I was watching the movie "In the Line of Fire" (1993) with Clint Eastwood and Rene Russo. In one of the scenes, Russo tells Eastwood, "you were looking a little pea-ked out there", meaning tired/fatigued/physically overwhelmed.

That's the only usage I've found of the term, and Google lists this as a North American usage. Where did it come from, and why is it pronounced that way?

  • 4
    Interesting. The Oxford English Dictionary only transcribes a monsyllabic pronunciation, but some of the citations it gives seem to provide evidence of the disyllabic pronunciation: "He looks peakeder than ever," "It seemed as if my aunt might have gone on for ever, getting a little dryer and her face more peakit"
    – herisson
    Commented Apr 9, 2017 at 21:58
  • 1
    It came from the past tense of the nearly-obsolete meaning of the verb peak: to grow thin and sickly; to dwindle away. And like blessed, ragged, aged, learned, the two-syllable pronunciation from Early Modern English hasn't entirely died out (although it apparently has in the U.K.) Commented Apr 10, 2017 at 0:47
  • In the UK, it's more common to use "peaky", as in: "you're looking a bit peaky".
    – calum_b
    Commented Apr 10, 2017 at 17:58
  • @calum_b I'd say peaky means a little ill, while peaked is more like physically exhausted. But that could be sampling error on my part as I don't hear either very often, and they're obviously very close.
    – Chris H
    Commented Apr 10, 2017 at 18:15

1 Answer 1


Its usage is from the early 1800s and refers to peaked meaning "sickly-looking". The pronounciation in two distinct syllables is common in AmE.

  • “Peaked” with the connotation you are referring to didn’t appear until the early 19th century and was originally a regional colloquial term in Britain. The full definition in the OED, to which I alluded earlier, gives a clue to the logic of this “peaked”: “Sharp-featured, thin, pinched, as from illness or undernourishment; sickly looking.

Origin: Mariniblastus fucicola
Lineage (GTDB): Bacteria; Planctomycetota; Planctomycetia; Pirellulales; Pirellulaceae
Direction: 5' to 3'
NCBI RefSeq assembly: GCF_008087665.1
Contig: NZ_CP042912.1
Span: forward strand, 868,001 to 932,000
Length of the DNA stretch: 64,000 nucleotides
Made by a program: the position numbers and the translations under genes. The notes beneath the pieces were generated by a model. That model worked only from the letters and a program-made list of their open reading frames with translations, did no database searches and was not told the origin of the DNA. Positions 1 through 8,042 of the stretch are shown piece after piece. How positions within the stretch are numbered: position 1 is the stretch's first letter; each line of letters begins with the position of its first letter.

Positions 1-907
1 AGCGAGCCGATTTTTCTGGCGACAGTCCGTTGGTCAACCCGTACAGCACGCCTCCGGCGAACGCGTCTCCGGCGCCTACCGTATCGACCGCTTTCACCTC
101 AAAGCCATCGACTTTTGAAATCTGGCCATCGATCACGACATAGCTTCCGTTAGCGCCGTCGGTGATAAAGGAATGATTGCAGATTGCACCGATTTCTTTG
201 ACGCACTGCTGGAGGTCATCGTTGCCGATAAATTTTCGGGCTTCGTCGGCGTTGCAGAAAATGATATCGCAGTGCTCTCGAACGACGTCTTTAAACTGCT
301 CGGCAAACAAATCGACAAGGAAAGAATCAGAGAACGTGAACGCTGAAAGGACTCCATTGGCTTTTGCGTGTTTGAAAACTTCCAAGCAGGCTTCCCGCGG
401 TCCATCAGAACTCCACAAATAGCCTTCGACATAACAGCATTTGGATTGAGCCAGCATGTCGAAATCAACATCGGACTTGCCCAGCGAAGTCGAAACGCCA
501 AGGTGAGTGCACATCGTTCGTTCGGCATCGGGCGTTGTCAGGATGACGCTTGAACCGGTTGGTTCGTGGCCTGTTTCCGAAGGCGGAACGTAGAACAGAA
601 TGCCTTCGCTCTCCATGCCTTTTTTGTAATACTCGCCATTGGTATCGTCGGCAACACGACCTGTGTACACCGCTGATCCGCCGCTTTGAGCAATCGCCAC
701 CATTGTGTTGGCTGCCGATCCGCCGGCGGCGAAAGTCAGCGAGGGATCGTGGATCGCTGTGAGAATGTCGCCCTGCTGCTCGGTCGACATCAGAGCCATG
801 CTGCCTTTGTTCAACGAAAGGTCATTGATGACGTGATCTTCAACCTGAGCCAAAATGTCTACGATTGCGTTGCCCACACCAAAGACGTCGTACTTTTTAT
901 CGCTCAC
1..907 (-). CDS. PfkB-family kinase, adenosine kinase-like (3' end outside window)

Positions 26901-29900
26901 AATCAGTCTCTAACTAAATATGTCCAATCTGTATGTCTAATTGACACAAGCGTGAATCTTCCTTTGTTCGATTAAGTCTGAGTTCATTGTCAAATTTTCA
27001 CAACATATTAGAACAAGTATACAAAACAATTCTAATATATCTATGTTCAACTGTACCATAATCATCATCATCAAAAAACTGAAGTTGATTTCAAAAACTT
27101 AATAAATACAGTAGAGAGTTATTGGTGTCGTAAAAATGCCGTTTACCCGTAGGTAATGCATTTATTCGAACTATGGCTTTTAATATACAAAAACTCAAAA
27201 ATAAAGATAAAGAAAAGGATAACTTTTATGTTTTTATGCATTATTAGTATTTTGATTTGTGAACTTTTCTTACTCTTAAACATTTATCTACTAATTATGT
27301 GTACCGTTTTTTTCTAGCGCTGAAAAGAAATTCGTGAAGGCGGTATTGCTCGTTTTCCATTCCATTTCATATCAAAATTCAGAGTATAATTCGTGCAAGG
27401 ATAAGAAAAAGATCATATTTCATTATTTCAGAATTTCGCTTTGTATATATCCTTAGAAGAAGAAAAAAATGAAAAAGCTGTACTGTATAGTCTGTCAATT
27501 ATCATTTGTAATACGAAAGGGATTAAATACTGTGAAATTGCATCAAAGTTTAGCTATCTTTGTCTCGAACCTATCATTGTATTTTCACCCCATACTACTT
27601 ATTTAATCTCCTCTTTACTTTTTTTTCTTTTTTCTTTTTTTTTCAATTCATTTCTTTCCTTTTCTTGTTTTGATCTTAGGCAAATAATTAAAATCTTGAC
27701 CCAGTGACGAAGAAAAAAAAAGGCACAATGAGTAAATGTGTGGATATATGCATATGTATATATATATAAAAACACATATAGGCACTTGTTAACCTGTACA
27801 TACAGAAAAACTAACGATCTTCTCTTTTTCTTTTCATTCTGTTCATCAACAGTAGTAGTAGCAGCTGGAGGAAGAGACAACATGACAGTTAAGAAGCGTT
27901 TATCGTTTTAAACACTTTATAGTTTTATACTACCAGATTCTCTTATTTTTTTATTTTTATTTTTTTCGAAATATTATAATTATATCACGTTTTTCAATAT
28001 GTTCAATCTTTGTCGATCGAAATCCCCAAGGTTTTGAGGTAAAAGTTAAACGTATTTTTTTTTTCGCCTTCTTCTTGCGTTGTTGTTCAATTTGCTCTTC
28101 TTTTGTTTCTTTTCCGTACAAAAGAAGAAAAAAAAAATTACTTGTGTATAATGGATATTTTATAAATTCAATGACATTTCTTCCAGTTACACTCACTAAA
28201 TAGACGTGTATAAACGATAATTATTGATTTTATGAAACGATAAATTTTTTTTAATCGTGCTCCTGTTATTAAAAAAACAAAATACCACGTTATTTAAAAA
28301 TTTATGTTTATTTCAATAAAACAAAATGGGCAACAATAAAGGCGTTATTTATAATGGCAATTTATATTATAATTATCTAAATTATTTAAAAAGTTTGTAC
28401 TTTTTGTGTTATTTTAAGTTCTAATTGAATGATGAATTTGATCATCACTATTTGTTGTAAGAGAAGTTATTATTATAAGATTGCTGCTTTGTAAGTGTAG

• We refer to a sickly-looking person as “peaked” because illness frequently causes weight loss and a haggard, wasted appearance resulting in “sharp” (i.e., bony) facial features, making the nose, chin, etc., appear to end in sharp points (“It seemed as if my aunt might have gone on for ever, getting a little dryer and her face more peakit, as the years went by,” 1914). Lack of proper nutrition can, of course, also lead to a “peaked” appearance, so advanced age or serious illness are not prerequisites for being “peaked” (“The children looked peaked and unhealthy,” 1992). In general use, in fact, a person exhibiting nothing more than a sickly demeanor or a bilious aura is also often described as “peaked” (“Bill looked a bit peaked after his third helping of clams”).

  • So while this “peaked” doesn’t mean that you’re having your best day ever, there are “peaks” involved. Incidentally, this “peaked” is, in the US, frequently pronounced in two distinct syllables (“peek-ed”), which is handy when your pal says “I’m peaked” and you’re not sure whether he means that he’s on top of the world or at death’s door.

(The Word Detective)

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